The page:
Recommended Read: Burning Down The House by Evangeline Jennings

burning-down-the-houseThe United States elects a flim-flam man as President and America very quickly becomes no place like home for any of Burning Down The House‘s well-drawn cast of characters.

Evangeline Jennings‘ gripping dystopian novel takes place in a near future that seems chilling real.

Burning Down The House is part slice -of-life drama, part violent thriller, part satire.

The rich plot is full of sharp twists and turns and  the characters are all realistic and sympathetic. The many music references are smartly used and the ending is both brutal and sad. Highly recommended.

Short, Sharp Interview: Evangeline Jennings

burning-down-the-housePDB: Can you pitch BURNING DOWN THE HOUSEBURNING DOWN THE HOUSE in 25 words or less?

EJ: The dumbing down of America leads to the end of days. Something about tiny fingers and a well-regulated militia.

 PDB: Which music, books, films, songs or television shows do you wish you had written?

EJ: 4’33”. The Murder of Roger Ackroyd. The Social Network. Lily, Rosemary, and the Jack of Hearts. Veronica Mars. And far too many others for a short sharp interview. But if I’d written Lost, it wouldn’t have ended up shite.

PDB: Which of your books do you think would make good films or TV series?

EJ: Much of my crime fiction would make for decent movies. Burning Down the House is so episodic it could only ever work on TV.

 PDB: Who are your favourite writers?

EJ: PG Wodehouse. Terry Pratchett. Iain (M) Banks. Martin Millar. Andrew Vachss. Lawrence Block. Donald Westlake. Nick Tosches. Agatha Christie. Me.

PDB: What’s your favourite joke?

EJ: Guns don’t kill people.

PDB: What’s your favourite song?

EJ: “Roadrunner” by the Modern Lovers

evangalinePDB: What’s on the cards?

EJ: The American electorate will save mankind, or not. Liverpool FC will fail heroically again. I will write some stupid good shit.

 PDB: Anything else?

EJ: My partner in crime, Lucy Middlemass and I are launching a new publisher-y thing shortly. It will be called Furious. And we will do such things—what they are yet I know not—but they shall be the terrors of the earth.

Bio: I’ve done nothing. I’ve achieved nothing. I work for a firm but I want to burn it down.

Short, Sharp Interview: Evangeline Jennings

cars and girlsPDB: Can you pitch CARS AND GIRLS in 25 words or less?

Dangerous curves ahead.

PDB: Which music, books, films or television shows have floated your boat recently?

I’m a complete music nerd and can bore to an Olympic standard once you get me started, so I’ll try to keep this simple. This month, the best songs in the world ever are “Tallulah” by Allo Darlin’, “Be Good” by Waxahatchee, “Off To The Races” by Lana Del Rey, and “Uptown Top Ranking” by Althea and Donna. I think Katie from Waxahatchee has heard “Tallulah” more than once. Althea and Donna make me dance and smile.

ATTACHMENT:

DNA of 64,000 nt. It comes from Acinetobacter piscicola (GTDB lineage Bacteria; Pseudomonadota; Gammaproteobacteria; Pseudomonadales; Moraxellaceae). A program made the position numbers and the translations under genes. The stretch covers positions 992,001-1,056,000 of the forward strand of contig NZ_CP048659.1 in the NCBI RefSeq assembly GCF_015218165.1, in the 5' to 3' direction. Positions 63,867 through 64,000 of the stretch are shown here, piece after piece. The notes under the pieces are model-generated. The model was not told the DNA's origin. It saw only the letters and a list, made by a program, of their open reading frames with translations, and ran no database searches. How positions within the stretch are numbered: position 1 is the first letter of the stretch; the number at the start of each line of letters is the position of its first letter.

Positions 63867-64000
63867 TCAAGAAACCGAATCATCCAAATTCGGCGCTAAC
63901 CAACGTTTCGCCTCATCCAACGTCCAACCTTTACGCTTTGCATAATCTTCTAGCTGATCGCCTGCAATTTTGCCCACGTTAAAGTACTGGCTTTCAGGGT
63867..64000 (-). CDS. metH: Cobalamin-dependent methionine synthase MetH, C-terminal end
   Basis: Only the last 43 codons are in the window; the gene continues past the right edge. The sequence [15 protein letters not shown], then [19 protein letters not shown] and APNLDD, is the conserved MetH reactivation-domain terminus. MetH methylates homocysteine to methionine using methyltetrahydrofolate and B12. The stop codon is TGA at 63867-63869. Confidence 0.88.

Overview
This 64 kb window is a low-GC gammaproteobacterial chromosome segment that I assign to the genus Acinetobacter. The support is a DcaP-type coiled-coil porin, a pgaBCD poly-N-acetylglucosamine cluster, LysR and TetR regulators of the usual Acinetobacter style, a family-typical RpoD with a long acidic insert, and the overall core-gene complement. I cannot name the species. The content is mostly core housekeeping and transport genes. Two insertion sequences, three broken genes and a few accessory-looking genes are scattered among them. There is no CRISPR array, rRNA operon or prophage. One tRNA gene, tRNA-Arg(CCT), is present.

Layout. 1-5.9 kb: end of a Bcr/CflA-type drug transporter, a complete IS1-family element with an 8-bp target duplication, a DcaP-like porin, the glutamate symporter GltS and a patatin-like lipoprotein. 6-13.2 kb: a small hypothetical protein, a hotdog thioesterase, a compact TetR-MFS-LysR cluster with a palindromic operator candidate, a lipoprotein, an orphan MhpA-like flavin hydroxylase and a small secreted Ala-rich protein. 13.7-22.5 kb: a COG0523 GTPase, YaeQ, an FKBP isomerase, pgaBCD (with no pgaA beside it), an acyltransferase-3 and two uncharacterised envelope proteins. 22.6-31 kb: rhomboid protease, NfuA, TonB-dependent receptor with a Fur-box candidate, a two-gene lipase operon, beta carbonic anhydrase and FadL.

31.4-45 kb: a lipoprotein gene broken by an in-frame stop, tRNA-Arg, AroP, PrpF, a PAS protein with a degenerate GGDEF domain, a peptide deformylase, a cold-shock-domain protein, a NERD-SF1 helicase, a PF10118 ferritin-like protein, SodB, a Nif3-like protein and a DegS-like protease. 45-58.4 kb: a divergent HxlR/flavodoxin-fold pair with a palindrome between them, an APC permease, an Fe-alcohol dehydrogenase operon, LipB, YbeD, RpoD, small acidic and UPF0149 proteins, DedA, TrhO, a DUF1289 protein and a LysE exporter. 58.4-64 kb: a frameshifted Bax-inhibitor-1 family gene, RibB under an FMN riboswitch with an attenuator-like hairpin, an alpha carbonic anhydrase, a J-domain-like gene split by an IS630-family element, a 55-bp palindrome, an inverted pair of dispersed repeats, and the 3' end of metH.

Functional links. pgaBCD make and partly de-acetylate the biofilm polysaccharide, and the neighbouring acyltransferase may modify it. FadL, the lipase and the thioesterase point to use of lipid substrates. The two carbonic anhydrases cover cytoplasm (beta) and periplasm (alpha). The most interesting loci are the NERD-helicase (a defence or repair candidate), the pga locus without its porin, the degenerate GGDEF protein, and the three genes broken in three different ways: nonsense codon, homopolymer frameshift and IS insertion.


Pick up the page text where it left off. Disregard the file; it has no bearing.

Shamefully, I’ve been so busy editing and proof-reading that I haven’t read much recently, but I have been stockpiling. Among a bunch of books from friends, I have two newish unread Andrew Vachss – and one more to come – plus a couple of Daniel Woodrell’s put to one side for my summer trip back to Europe. I’m excited about them. I adore Vachss, and Woodrell has been highly recommended.

If I watched less TV, I might have more time for reading. Many of my favourites are supposedly for children. Phineas and Ferb rock my world. Adventure Time with Finn and Jake is often a delight. And the Regular Show is a law unto itself. Otherwise, while I wait for the second season of The Bridge, I’ve been indulging myself in the wee dark hours with camp nonsense like Alias and Revenge. New shows I’m enjoying are Orphan Black and The Fall. While Psych, like Althea and Donna, makes me dance and smile.

The last Good Movie I truly enjoyed was Django Unchained, but two nights ago I did laugh myself stupid – never a long journey – to 21 And Over.

PDB: Is it possible for a writer to be an objective reader?

I don’t think it’s possible for anyone to be an objective reader, but it is possible for me as a writer-slash-editor to approach a book as a reader. In fact, I think it’s the only way I read. When I move into Editor Mode, I tend to “perform” the story rather than read it. Much to the amusement of my family and neighbours. Other writers’ mileage will almost certainly vary.

PDB: Do you have any interest in writing for films, theatre or television?

Yes. But not yet.

PDB: How much research goes into your writing?

Just the right amount. Research is more than fact-checking, it’s a source of inspiration. I was born curious.

PDB: How useful or important are social media for you?

They are very important but I’m not sure how beneficial. I’m one of life’s natural thorns. Luckily I’ve surrounded myself with roses.

PDB: What’s on the cards for the rest of 2013?

I have two roles. I’m an author and also the founding editor of this creature called Pankhearst – an independent writers collective. Sometimes the streams cross. Cars and Girls, for example, is the first Pankhearst book and my own story Crown Victoria features. During the rest of this year, Pankhearst will publish several more books. The next will be a collection of YA short stories called Heathers – it’s going to be stunningly good – and we’re also currently accepting submissions for More Songs About Cars and Girls. Which seems like a better name than C&G2.

As a standalone author, I have one finished novel that I need to start querying. It’s called Puta and it makes everything in Cars and Girls read like My Little Pony. Then I have two YA novels to finish off. Starshy is a fun fantasy thing – my inner Percy Jackson rebelling against my edgy Tres Navarre – and Last Girl is, truly, YA Noir.

PDB: Where can people find out more about your work?

The best place to start is the Pankhearst website.

Or, to discover why I suck at social networking, there’s this.